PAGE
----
Saturday, December 26, 2009

What am I reading?

It has been a very long time since I even finished a novel, let alone finished it in three days. For that reason alone, I have to recommend Old Man's War, the Hugo Award finalist in 2006 by John Scalzi. To say it was influenced by Robert Heinlein's Starship Troopers would be a gross understatement since the novel is a virtual rewrite of the classic. However, if the plot is borrowed more-or-less intact, the universe envisioned by Scalzi is quite different. The galaxy is literally overflowing with life, while planets suitable to support it are rare. Thus competition is extreme among the various races seeking to claim some lebensraum for themselves. People of Earth are largely ignorant of life in the colonies, as indeed are most colonists. The real power lies in the hands of the Colonial Union and the Colonial Defense Force, the civilian and military branches of the authority responsible for administration of the colonies. Because they routinely engage in contact, both hostile and friendly (ok, mostly hostile), with the wider galactic community, the Union and the CDF have the most advanced technology. Earth is a backwater by comparison and the Union seems content to keep it that way.

They still need a steady supply of recruits, however, and they have a unique way of acquiring them. Humans who reach the age of 75 are allowed to sign up to the CDF, enticed with the implied, but not quite confirmed promise of a healthy, young body. After their tour, which may be from 2 to 10 years, they may muster out and settle down to live another lifetime as a colonist. They can never return to Earth, but for many, the trade-off is worth it.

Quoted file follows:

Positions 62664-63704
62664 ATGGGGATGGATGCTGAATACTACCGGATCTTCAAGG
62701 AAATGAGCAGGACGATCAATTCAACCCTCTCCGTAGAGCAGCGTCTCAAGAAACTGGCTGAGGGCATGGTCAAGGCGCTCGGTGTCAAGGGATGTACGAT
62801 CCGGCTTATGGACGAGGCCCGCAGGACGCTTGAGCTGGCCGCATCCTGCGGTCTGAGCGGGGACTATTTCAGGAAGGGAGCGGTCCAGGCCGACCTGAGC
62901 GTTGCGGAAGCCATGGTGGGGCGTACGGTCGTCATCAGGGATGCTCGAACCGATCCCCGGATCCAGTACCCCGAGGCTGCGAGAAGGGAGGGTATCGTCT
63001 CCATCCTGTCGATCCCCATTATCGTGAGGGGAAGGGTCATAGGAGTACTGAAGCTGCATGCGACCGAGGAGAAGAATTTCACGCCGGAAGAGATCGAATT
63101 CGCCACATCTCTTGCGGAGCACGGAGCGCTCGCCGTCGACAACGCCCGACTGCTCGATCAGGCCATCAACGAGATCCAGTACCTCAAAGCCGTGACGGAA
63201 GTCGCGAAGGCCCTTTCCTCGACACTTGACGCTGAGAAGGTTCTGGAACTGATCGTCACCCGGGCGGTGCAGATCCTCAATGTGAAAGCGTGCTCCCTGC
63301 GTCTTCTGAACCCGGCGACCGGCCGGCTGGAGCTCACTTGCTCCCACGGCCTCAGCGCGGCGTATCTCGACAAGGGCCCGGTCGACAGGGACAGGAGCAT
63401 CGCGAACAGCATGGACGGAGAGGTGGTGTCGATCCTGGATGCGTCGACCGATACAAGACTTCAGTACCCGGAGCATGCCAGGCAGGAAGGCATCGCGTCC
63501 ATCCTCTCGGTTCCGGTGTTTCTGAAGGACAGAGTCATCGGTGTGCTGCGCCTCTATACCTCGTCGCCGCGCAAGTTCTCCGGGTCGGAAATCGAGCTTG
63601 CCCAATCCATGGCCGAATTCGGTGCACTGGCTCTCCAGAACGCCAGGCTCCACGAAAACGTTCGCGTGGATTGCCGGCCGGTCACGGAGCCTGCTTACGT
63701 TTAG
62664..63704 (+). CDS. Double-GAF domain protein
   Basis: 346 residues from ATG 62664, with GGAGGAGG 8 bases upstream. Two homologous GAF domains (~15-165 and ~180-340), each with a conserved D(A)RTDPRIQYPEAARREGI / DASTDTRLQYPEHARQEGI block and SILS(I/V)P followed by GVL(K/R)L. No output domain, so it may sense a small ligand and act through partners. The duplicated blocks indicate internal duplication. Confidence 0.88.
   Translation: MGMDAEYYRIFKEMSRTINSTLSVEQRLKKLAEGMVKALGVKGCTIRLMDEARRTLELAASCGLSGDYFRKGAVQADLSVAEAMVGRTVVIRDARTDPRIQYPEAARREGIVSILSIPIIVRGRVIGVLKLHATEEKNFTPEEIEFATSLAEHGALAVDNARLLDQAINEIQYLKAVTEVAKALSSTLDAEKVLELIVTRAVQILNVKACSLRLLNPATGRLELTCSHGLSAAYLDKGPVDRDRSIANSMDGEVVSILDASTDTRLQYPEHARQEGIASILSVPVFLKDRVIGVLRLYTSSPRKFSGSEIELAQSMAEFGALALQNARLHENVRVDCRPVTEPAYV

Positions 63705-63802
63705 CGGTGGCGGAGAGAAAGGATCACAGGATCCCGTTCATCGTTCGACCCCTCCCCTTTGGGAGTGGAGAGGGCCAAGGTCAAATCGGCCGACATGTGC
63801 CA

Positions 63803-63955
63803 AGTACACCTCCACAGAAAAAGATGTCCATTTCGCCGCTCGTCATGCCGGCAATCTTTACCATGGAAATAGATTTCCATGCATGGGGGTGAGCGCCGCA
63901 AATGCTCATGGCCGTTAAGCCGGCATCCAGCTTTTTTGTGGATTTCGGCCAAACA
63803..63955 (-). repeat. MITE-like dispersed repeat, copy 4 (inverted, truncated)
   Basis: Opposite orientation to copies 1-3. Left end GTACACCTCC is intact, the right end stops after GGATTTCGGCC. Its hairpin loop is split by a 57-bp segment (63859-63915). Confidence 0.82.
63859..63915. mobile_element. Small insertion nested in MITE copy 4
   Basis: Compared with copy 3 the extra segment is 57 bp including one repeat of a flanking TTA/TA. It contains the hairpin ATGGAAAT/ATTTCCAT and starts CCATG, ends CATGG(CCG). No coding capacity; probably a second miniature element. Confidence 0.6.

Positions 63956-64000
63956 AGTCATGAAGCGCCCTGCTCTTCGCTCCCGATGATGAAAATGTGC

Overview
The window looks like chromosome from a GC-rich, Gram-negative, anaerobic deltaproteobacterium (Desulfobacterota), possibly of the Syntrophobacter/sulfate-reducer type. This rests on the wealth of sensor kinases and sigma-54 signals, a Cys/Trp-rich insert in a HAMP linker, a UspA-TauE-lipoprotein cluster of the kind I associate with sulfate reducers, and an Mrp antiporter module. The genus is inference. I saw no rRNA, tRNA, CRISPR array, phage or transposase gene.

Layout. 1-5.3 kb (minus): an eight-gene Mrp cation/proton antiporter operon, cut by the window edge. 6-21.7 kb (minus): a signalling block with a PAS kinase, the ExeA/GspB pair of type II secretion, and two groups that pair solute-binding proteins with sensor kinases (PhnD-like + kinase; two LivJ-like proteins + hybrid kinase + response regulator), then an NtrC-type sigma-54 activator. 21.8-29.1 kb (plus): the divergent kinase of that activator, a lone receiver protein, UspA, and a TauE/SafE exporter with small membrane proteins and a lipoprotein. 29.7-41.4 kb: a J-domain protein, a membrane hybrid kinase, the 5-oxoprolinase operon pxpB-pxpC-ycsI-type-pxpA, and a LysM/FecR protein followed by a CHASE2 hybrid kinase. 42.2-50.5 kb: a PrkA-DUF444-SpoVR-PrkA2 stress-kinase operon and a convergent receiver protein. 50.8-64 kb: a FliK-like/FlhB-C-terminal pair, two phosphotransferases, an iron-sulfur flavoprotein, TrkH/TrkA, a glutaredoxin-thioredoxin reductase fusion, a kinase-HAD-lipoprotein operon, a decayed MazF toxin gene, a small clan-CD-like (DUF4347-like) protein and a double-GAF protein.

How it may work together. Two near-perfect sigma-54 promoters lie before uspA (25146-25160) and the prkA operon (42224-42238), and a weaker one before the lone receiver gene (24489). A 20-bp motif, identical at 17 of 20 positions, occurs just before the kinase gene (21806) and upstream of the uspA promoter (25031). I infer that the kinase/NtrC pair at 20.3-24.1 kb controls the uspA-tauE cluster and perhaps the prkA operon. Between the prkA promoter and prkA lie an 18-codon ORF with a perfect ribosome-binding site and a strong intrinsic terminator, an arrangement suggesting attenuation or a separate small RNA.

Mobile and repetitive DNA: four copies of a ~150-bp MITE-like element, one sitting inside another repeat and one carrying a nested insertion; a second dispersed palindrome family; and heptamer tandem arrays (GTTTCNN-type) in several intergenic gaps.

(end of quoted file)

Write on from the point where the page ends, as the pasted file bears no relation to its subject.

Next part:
Old Man's War was Scalzi's first novel and three more books in the same setting have been released, The Ghost Brigades, The Last Colony and Zoe's Tale. They promise to reveal more of the motivations of the Colonial Union, which seems to be more than it appears. I will definitely be looking for the rest of the series.


Wednesday, December 23, 2009

Avatar...yeah, go see it.

I'm not sure if there's any point to reviewing James Cameron's new blockbuster, since everyone is going to see it. If for no other reason, everyone will want to see what half a billion dollars buys these days. The visual effects are like nothing you have ever seen before. Take the best of The Lord of the Rings and turn it up by an order of magnitude. They are reason enough to see it on the big screen in all its 3D glory. Good thing, because there's not a lot else to recommend it. The characters are rather one dimensional, the tone is preachy and annoying (with an obvious visual shot at the Alberta oilsands) and it was as much fantasy as sci-fi with floating mountains and pseudo-magical effects. Still, Avatar is crystal meth for your eyes. If you don't see it in the theatre, you're missing out, big time.


Friday, December 18, 2009

What's wrong with game balance? Part 2

While I think that Game balance can go too far. I laughed when I saw this YouTube Video and since the old post was just that, I made a new one.


Thursday, December 10, 2009

What's wrong with game balance?